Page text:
Page:Popular Science Monthly Volume 13.djvu/661
By J. S. NEWBERRY.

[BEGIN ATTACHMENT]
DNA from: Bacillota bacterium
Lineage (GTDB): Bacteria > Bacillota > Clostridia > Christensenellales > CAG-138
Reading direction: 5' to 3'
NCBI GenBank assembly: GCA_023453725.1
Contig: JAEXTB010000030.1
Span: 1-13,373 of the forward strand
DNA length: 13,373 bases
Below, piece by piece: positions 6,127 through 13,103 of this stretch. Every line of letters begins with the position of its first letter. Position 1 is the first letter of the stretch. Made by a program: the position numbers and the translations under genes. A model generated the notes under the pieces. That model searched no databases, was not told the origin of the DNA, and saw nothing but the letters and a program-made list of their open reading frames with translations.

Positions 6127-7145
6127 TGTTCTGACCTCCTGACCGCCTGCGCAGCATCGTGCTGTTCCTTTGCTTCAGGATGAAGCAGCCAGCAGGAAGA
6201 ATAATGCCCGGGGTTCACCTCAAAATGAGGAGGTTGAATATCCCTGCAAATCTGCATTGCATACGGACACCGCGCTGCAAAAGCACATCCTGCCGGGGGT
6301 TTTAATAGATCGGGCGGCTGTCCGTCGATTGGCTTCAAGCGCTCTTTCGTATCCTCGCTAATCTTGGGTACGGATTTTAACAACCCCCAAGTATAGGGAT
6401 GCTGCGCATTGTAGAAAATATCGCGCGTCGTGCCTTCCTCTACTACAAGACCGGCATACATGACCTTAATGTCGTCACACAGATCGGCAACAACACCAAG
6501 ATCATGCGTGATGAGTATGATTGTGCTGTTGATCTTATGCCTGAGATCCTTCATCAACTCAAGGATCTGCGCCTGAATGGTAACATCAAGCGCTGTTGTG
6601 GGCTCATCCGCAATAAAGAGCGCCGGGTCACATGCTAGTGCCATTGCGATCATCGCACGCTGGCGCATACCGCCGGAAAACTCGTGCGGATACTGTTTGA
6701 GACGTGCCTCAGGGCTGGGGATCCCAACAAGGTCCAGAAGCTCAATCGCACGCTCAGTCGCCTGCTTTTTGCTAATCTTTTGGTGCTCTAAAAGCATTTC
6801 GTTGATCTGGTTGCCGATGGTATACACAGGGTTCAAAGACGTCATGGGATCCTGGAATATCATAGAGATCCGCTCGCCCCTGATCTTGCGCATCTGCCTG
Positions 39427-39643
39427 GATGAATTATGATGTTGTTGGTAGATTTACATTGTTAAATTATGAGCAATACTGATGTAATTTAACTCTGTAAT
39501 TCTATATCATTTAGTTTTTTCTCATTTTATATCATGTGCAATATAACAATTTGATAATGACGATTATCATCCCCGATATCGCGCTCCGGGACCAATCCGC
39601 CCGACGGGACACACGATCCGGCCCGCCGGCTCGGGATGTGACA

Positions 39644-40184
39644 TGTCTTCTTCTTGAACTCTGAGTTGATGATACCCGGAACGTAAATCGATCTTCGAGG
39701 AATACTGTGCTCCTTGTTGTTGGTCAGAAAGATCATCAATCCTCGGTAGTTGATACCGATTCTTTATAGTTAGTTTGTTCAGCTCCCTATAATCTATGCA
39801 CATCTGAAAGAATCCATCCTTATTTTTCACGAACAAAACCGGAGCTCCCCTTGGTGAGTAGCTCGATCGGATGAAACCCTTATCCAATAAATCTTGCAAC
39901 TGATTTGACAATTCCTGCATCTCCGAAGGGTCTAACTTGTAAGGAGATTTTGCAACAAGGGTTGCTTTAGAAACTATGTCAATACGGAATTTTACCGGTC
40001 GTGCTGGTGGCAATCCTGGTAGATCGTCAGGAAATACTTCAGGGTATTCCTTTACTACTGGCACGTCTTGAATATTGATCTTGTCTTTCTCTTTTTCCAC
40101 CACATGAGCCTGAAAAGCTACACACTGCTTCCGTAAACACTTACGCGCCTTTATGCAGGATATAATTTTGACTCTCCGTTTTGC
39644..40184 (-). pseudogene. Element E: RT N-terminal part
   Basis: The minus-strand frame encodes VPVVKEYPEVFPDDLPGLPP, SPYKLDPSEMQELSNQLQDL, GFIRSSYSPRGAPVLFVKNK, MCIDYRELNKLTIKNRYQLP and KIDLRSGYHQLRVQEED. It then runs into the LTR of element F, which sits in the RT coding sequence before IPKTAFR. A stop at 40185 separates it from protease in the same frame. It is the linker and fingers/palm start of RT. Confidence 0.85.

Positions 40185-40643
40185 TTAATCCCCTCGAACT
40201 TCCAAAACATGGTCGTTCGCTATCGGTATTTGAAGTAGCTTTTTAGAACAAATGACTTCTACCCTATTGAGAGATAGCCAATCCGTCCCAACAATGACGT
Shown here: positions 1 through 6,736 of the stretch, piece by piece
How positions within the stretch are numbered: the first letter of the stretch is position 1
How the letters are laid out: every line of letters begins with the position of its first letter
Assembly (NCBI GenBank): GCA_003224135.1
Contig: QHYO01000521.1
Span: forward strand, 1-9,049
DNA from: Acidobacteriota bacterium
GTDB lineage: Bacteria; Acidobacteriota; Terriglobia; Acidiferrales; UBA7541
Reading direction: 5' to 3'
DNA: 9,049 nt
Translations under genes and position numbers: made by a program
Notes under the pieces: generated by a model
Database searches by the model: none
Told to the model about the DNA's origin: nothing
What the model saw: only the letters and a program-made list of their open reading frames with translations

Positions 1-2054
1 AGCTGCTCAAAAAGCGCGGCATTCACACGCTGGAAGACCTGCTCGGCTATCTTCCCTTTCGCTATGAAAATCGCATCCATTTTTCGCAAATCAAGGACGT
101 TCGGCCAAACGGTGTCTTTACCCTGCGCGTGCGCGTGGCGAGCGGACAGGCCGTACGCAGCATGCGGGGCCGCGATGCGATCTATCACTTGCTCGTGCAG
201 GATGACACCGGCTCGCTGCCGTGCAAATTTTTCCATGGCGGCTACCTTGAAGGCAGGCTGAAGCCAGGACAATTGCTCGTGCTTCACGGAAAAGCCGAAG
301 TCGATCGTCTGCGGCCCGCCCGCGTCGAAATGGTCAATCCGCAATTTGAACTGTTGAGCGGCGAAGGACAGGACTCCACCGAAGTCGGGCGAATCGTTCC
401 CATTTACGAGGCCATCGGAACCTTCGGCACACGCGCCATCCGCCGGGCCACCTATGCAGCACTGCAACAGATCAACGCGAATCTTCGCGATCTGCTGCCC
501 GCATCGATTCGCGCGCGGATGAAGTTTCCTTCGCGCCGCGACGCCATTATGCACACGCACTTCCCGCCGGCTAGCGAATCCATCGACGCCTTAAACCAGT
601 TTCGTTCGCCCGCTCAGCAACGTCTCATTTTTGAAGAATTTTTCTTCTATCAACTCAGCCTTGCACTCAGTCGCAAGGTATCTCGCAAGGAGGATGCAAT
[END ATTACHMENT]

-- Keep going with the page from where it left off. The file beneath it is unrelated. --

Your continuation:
I. NEW YORK in Ancient Geological Times.—The rocks which compose New York Island and underlie the adjacent country on the north and east are chiefly gneiss and mica-schist, with heavy intercalated beds of coarse-grained, dolomitic marble and thinner layers of serpentine. These are all distinctly stratified, and have once been sedimentary beds deposited horizontally—sandstones, shales, and limestones—but now, upheaved and set on edge, are by metamorphism converted into compact crystalline strata with the obliteration of all fossils—if fossils they contained. The age of these rocks has not yet been accurately determined, although they have usually been supposed to be Lower Silurian, and a continuation of those which contain the marble-beds of Western Massachusetts and Vermont. There are some reasons, however, why they should be regarded as still older. That they do not form the southern prolongation of the marble belt of Vermont is indicated by the facts that both the marble-beds and the rocks associated with them are so unlike in the two localities that they can hardly be parts of the same formation. In Vermont, the marbles occur in what is essentially a single belt, are fine-grained, usually banded and mottled, are nearly pure carbonates of lime, and the rocks immediately associated with them are gray siliceous limestones, quartzites, and slates. In Westchester County, and on New York Island, on the contrary, the marbles are very coarsely crystalline dolomites (double carbonates of lime and magnesia), which occur in a number of parallel belts, are generally of uniform white or whitish color, and have no rocks associated with them that can represent the quartzites and argillites of Vermont. On the whole, the group of strata which forms New